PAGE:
Format

Send to:

Choose Destination
See comment in PubMed Commons below
Injury. 2007 Jan;38(1):27-33. Epub 2006 Oct 31.

A review of traumatic airway injuries: potential implications for airway assessment and management.

Author information

  • 1carmen.kummer@sunnybrook.ca

Abstract

BACKGROUND:

Obtaining a patent airway can be difficult in patients with traumatic airway injuries (TAI). There is a paucity of data available about the incidence of airway compromise and techniques used in these patients.

METHODS:

Charts review of all patients with TAI treated in a Regional Trauma Center from July 1989 to June 2005.

RESULTS:

One hundred and four patients were identified as TAI in the study period (incidence of 0.4% for blunt and 4.5% for penetrating trauma). Sixty-eighty patients were victims of penetrating trauma (ISS: 24+/-10; mortality: 16%). Thirty-six patients were blunt trauma victims (ISS: 33+/-16; mortality: 36%). Overall, 65% of the patients received a definitive airway (DA) in the pre-hospital setting or at the initial hospital assessment. Alternative techniques for obtaining DA including wound tracheal tube, surgical airway and intubation under fiberoptic bronchoscopy were used in 30% of the patients. Among 24 deaths, 10 were considered primarily due to the airway injury. Twelve patients presented with thoracic TAI with nine deaths in this subgroup.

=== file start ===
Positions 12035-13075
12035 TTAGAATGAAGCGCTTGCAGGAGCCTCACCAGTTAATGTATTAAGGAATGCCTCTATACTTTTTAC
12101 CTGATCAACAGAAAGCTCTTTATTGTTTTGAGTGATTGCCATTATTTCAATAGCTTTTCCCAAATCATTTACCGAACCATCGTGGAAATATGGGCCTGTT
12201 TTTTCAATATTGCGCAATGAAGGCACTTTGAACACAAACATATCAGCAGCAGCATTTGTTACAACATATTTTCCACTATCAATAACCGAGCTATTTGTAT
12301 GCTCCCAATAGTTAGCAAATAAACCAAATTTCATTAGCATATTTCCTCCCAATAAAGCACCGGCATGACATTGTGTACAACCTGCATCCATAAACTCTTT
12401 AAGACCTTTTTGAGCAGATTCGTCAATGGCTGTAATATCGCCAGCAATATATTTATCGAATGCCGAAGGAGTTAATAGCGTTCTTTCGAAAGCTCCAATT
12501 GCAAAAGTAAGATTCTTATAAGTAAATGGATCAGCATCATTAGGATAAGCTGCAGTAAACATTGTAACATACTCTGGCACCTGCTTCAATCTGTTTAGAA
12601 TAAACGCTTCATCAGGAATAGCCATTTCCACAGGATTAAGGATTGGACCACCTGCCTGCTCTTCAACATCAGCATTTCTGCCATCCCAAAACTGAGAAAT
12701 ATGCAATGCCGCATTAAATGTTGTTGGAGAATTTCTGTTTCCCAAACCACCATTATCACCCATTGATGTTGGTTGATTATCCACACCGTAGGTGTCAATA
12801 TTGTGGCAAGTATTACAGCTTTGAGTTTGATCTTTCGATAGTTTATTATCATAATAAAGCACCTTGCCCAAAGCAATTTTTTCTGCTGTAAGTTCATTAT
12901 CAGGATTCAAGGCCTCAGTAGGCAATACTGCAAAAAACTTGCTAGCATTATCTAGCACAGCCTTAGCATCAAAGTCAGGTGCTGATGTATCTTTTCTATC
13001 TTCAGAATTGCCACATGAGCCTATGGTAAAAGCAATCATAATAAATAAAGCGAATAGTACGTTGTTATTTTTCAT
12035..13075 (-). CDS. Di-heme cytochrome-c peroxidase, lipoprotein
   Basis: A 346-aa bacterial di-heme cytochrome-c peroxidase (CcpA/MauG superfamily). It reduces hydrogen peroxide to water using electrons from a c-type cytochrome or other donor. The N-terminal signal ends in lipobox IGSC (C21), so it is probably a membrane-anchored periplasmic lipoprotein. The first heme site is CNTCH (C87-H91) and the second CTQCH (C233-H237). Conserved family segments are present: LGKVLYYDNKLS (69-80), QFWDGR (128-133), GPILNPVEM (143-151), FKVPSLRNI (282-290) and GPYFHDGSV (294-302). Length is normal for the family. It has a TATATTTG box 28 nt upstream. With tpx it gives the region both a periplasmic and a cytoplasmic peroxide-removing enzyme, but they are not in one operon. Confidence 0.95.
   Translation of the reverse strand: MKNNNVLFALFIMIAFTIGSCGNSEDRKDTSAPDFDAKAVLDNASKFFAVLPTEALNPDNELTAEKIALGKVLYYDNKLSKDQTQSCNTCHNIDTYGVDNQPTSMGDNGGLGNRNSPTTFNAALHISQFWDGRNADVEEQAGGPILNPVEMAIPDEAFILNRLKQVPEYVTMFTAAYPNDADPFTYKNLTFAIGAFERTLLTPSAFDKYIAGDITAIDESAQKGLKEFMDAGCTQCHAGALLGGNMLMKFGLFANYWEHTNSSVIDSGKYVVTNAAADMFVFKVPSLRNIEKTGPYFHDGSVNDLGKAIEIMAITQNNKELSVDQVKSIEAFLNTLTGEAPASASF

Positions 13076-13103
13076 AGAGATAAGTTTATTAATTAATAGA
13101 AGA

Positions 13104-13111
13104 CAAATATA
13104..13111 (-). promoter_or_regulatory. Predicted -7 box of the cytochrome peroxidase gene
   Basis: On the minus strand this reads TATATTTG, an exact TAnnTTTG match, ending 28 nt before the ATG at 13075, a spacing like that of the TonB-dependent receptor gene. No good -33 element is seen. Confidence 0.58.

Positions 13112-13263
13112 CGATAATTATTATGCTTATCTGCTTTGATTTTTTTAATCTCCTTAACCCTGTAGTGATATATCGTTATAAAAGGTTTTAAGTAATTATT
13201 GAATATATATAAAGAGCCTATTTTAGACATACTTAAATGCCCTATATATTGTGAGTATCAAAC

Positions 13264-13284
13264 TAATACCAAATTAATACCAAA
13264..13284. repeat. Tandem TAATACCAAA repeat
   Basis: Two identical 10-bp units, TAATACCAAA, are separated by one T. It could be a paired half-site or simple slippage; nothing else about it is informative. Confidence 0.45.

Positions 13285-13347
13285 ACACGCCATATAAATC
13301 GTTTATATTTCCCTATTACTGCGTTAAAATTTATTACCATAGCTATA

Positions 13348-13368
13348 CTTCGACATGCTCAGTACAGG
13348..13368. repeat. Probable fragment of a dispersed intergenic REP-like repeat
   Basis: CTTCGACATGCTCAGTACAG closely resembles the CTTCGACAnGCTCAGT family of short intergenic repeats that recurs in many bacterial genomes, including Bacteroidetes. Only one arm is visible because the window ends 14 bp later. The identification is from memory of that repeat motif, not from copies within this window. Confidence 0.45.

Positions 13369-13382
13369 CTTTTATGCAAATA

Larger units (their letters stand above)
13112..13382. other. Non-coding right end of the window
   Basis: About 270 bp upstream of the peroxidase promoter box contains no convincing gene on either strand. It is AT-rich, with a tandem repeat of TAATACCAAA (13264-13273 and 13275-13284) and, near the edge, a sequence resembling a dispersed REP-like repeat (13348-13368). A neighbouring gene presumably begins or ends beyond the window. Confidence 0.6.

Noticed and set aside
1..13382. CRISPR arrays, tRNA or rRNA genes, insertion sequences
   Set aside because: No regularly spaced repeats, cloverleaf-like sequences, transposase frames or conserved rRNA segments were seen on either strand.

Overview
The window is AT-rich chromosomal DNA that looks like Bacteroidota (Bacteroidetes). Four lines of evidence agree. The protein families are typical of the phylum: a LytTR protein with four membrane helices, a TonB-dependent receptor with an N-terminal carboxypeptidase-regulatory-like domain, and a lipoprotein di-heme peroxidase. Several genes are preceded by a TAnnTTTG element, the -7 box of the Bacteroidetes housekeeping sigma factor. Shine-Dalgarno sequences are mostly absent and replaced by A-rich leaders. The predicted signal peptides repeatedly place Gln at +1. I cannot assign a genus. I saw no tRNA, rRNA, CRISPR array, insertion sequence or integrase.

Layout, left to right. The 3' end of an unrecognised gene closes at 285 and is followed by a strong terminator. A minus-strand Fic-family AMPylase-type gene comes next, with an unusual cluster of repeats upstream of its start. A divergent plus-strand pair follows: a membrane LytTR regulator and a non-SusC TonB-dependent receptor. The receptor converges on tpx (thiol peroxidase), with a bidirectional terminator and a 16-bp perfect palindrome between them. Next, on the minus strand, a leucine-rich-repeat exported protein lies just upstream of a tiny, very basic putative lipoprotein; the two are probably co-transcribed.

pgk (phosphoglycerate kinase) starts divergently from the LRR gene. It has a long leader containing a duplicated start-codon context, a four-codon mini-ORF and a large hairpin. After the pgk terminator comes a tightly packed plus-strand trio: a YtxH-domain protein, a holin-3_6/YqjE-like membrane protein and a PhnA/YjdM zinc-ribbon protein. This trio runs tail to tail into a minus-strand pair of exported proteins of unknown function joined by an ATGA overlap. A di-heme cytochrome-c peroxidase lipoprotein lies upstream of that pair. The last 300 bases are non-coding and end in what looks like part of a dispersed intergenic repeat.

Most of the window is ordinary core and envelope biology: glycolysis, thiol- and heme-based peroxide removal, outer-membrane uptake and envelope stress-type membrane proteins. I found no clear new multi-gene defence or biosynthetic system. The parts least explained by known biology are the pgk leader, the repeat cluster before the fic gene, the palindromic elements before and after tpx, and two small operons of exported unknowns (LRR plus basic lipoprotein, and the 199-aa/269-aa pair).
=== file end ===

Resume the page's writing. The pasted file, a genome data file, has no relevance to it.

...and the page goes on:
CONCLUSIONS:

Overall, the incidence of TAI is low. Blunt trauma TAI is less common, and these patients have a different clinical presentation, higher ISS and mortality than the penetrating TAI group. Early assessment of airways is crucial and DA was required in 2/3 of the patients with TAI. Lower airway injuries have higher mortality than upper airway injuries. Even though most patients died as a result of other injuries, causative factors of death included difficulty in obtaining DA and ventilation/oxygenation problems.

PMID:
17078954
[PubMed - indexed for MEDLINE]
PubMed Commons home

PubMed Commons

0 comments
How to join PubMed Commons

    Supplemental Content

    Full text links

    Icon for Elsevier Science
    Loading ...
    Write to the Help Desk